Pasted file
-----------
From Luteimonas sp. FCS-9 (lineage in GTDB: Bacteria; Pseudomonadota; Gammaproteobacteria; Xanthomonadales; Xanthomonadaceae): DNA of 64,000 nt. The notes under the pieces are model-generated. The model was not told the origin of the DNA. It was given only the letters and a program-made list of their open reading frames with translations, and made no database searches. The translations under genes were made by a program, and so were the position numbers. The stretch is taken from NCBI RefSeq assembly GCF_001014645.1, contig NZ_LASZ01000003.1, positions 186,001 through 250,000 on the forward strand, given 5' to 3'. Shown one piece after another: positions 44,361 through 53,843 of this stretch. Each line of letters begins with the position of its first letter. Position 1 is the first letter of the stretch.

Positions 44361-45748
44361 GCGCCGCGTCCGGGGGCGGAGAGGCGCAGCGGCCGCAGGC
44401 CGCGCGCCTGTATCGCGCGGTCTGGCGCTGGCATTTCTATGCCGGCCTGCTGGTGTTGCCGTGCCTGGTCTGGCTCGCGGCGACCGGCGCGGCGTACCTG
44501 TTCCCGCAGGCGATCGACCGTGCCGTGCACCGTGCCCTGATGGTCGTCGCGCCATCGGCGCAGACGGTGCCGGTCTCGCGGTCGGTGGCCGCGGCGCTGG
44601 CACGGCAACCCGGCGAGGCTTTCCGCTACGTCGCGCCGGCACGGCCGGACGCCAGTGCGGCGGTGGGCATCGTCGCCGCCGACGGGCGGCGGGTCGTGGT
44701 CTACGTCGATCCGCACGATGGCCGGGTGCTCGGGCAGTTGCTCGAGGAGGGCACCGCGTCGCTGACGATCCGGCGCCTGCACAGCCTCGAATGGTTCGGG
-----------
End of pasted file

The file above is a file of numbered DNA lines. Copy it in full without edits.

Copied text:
From Luteimonas sp. FCS-9 (lineage in GTDB: Bacteria; Pseudomonadota; Gammaproteobacteria; Xanthomonadales; Xanthomonadaceae): DNA of 64,000 nt. The notes under the pieces are model-generated. The model was not told the origin of the DNA. It was given only the letters and a program-made list of their open reading frames with translations, and made no database searches. The translations under genes were made by a program, and so were the position numbers. The stretch is taken from NCBI RefSeq assembly GCF_001014645.1, contig NZ_LASZ01000003.1, positions 186,001 through 250,000 on the forward strand, given 5' to 3'. Shown one piece after another: positions 44,361 through 53,843 of this stretch. Each line of letters begins with the position of its first letter. Position 1 is the first letter of the stretch.

Positions 44361-45748
44361 GCGCCGCGTCCGGGGGCGGAGAGGCGCAGCGGCCGCAGGC
44401 CGCGCGCCTGTATCGCGCGGTCTGGCGCTGGCATTTCTATGCCGGCCTGCTGGTGTTGCCGTGCCTGGTCTGGCTCGCGGCGACCGGCGCGGCGTACCTG
44501 TTCCCGCAGGCGATCGACCGTGCCGTGCACCGTGCCCTGATGGTCGTCGCGCCATCGGCGCAGACGGTGCCGGTCTCGCGGTCGGTGGCCGCGGCGCTGG
44601 CACGGCAACCCGGCGAGGCTTTCCGCTACGTCGCGCCGGCACGGCCGGACGCCAGTGCGGCGGTGGGCATCGTCGCCGCCGACGGGCGGCGGGTCGTGGT
44701 CTACGTCGATCCGCACGATGGCCGGGTGCTCGGGCAGTTGCTCGAGGAGGGCACCGCGTCGCTGACGATCCGGCGCCTGCACAGCCTCGAATGGTTCGGG